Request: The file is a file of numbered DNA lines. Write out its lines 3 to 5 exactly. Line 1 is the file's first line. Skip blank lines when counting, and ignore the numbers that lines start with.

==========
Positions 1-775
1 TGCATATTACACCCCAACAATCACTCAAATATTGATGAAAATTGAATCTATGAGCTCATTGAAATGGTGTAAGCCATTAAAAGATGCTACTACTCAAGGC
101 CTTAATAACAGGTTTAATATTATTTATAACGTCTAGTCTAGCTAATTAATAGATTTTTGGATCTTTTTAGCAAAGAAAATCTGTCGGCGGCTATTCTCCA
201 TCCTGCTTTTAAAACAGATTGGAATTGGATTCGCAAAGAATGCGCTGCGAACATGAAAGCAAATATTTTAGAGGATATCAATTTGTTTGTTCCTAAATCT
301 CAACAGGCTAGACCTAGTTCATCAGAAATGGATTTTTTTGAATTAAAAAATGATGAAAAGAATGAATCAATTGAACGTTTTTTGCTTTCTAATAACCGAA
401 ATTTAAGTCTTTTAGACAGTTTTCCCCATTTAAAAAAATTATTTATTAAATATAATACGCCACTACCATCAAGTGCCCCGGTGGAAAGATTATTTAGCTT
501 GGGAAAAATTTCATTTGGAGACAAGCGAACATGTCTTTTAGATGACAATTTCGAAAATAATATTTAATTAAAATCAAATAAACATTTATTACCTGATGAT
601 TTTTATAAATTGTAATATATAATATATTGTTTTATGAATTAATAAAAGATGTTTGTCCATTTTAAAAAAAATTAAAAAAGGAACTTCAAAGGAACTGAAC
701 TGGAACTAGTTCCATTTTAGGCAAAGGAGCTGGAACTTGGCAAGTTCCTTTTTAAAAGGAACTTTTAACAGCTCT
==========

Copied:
101 CTTAATAACAGGTTTAATATTATTTATAACGTCTAGTCTAGCTAATTAATAGATTTTTGGATCTTTTTAGCAAAGAAAATCTGTCGGCGGCTATTCTCCA
201 TCCTGCTTTTAAAACAGATTGGAATTGGATTCGCAAAGAATGCGCTGCGAACATGAAAGCAAATATTTTAGAGGATATCAATTTGTTTGTTCCTAAATCT
301 CAACAGGCTAGACCTAGTTCATCAGAAATGGATTTTTTTGAATTAAAAAATGATGAAAAGAATGAATCAATTGAACGTTTTTTGCTTTCTAATAACCGAA